The two story ramshackle house grieved at the end of a short gravel driveway. Some of the boards of the siding had splintered, cracked, fallen. It was the grin of a toothless old man, shot too many times, and crashed by the harsh winds. No one had lived here for twenty years. The upstairs rooms were bare remnants of history. Eerie memories collected in the still dust piled in the corners of peeling paisley wallpaper. An uncle and his friends had bought the house as a hobby farm the last winter. They spent their off days there. A grown up club house.
They had one horse, turkeys, a few pigmy goats and Rock Cornish game hens. A white attack goose patrolled a frame of dirt in the front yard, calling alarm and flapping wings. Cats meandered here and there giving the goose a wide berth. The driveway led to a one-mile dirt road that intersected with a subsidiary highway. This was the land of the rolling Rock river. A place where Ronald Reagan grew up.
On the twenty or so acres of land, the group had a small garden, the rest was half an overgrown swamp and half prairie where the grass and wildflowers grew tall and waved in the wind. A few stoic elms and maples hung ominously on the horizon on budding green hills. The group had commissioned a friend under the pretense of a bar bet to dig them a hole out back that they would convert into a fishin' hole. The hole waited for water and a huge pile of dirt sprouted dandelions and weeds about fifty yards away.
This uncle and his friends were all approaching retirement, drove pickups, had never left the county and each drank a case of swill beer per diem. "Good 'ol boys". They wore green John Deere mesh baseball caps and kept a mound of chaw tucked in their cheek. The juice would drip from their drunken lips and leave streaks on their stubbled sunburned chins. They would hoot and holler about the Ford/Chevy issue. It was common for them to get so drunk on the farm or at one of the bars in town, that they would have to walk to a friend's house in the morning to drop off or retrieve their trucks that were mistakenly driven home the night before.
The group of four men would play pinochle on the battered kitchen table. The only other furniture were the old school appliances and multicolored aluminum lawn chairs with frayed webbing that barely supported the beer bellied frames of the men. They would drink and bet and tell the same stories over and over.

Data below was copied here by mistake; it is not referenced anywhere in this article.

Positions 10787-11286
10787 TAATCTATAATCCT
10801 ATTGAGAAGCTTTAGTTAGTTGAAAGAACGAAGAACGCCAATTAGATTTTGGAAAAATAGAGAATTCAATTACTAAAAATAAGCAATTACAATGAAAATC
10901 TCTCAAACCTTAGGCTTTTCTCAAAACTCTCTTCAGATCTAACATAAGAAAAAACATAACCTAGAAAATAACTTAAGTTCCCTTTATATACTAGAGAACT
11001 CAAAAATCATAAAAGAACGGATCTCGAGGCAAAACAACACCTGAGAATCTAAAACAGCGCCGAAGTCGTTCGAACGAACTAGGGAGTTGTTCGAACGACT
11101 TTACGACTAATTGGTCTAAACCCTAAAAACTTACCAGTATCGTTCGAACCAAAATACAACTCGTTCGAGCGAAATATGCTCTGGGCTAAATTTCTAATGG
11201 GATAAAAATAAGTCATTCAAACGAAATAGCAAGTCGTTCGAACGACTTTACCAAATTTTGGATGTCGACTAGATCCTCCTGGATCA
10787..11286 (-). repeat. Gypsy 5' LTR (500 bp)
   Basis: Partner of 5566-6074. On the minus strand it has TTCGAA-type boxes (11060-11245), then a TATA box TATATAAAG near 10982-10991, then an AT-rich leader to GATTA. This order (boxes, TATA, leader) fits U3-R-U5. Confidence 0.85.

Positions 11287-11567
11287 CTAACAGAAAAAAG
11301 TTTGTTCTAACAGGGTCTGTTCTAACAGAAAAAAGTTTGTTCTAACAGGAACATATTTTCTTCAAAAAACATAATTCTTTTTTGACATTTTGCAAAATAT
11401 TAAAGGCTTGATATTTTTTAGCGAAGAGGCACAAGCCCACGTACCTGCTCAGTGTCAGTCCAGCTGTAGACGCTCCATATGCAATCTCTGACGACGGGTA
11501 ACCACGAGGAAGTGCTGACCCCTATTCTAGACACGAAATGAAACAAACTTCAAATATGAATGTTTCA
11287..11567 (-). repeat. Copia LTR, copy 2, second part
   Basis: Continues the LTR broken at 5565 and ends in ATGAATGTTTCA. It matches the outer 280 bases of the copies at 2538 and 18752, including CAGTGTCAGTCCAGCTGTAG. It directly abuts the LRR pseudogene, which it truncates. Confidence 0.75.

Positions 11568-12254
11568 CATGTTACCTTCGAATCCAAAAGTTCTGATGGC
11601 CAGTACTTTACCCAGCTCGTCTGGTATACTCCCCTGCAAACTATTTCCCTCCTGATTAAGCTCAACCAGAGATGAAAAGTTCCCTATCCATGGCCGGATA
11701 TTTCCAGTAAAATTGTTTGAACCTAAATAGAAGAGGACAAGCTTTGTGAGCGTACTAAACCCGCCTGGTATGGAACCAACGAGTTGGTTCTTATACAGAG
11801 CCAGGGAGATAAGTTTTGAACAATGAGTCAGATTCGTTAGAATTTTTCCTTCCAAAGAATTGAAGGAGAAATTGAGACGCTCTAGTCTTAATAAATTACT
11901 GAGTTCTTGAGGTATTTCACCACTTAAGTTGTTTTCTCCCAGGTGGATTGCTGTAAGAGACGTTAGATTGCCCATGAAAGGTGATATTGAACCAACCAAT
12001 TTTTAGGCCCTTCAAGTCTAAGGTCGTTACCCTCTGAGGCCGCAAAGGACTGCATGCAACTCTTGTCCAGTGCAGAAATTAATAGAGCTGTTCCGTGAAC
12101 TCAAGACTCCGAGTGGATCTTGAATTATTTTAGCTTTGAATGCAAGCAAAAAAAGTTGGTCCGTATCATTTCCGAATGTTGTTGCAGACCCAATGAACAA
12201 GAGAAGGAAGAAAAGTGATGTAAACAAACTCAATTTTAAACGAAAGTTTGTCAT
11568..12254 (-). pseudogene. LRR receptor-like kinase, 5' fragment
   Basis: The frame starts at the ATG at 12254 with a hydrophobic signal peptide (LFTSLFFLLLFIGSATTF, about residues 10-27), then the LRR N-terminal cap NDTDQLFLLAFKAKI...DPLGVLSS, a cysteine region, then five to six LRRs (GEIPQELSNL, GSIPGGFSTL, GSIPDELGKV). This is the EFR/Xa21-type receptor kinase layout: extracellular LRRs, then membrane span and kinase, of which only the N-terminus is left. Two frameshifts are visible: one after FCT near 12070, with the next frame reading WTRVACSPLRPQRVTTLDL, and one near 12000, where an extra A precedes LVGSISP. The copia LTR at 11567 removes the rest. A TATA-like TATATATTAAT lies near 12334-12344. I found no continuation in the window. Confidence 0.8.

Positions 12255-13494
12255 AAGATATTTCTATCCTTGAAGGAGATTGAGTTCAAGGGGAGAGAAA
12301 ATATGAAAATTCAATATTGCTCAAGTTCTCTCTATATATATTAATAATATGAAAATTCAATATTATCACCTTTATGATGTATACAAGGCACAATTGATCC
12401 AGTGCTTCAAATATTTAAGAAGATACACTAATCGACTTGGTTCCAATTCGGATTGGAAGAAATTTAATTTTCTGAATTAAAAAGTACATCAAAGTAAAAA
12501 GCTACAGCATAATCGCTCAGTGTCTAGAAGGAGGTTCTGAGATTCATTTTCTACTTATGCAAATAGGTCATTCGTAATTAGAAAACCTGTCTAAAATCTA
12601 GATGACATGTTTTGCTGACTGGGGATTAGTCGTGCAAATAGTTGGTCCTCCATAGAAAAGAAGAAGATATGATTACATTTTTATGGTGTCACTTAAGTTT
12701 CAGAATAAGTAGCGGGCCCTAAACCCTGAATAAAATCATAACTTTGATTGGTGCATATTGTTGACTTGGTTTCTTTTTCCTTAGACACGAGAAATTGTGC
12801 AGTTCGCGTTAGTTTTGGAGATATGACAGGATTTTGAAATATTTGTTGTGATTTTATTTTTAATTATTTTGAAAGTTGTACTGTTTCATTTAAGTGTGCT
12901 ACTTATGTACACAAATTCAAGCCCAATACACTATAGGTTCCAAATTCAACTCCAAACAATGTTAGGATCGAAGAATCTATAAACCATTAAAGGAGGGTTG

Being a city boy, I was enamored by their banter and elbow jabbing, belly jiggling jokes. They let me feed the animals. When I became a teenager, they let me drive, drink beer and shoot guns. My parents would let me wane the days away with my uncle. My dad was the sort who didn't like mosquitoes so he never came along. Going to 'The farm', my uncle would straddle the double line of the two way highway with a beer can between his legs. He would ask me to reach out the sliding glass window of the cab and fetch him another when the can ran dry.
I first hung out with the fellas after a day of fishing
for bull heads
when I was about six years old. I wore cumbersome leg braces
then. I was small, so skinny you could see my ribs stretch the skin of my chest. The Good 'ol boys had been arguing all afternoon on the flying ability of the culinary wonder
and filthy animal, the chicken. After hours of arguing and much spilled beer and spittle strewn, it was decided that they would borrow a cropduster the next day and settle it for good.
One of my uncle's friends, presumably a stand up guy, borrowed a plane for a few hours. The plan was set, on the first pass of the plane, the plane would drop a roll of toilet paper to get the attention of the crowd below. The second pass would release two white chickens.
I am unaware of any other stipulations imposed by said bettors on the chicken drop. Only that two cases of Old Style were on the line and I was standing in a rural driveway with four drunk, red faced men who thought it amusing to watch my crippled body hobble to the cooler to grab beer.
The plane passed once, flying low but not close to the road where we were standing. An argument ensued weather or not the toilet paper had dropped and if they should be ready for the drop. I assured them that nothing had fallen from the plane, which passed two more times before actually sending out the roll of toilet paper. The paper streamed down, trailing a flopping kitetail for a moment before succumbing to gravity. The next pass was keen.
Two white flailing bodies were strewn from the plane. For a brief moment they stuck in the limbo of motion and then plummeted into the corn field below with a slight thud. The men all laughed and patted each other on the back. Dusk was starting to dim the day and I was disappointed in the show. I was convinced that chickens could fly. I had seen them perched high on beams in barns. We walked out into the field to retrieve the bodies. Feathers led our way.
The next night I was surprised to find my drumstick intact.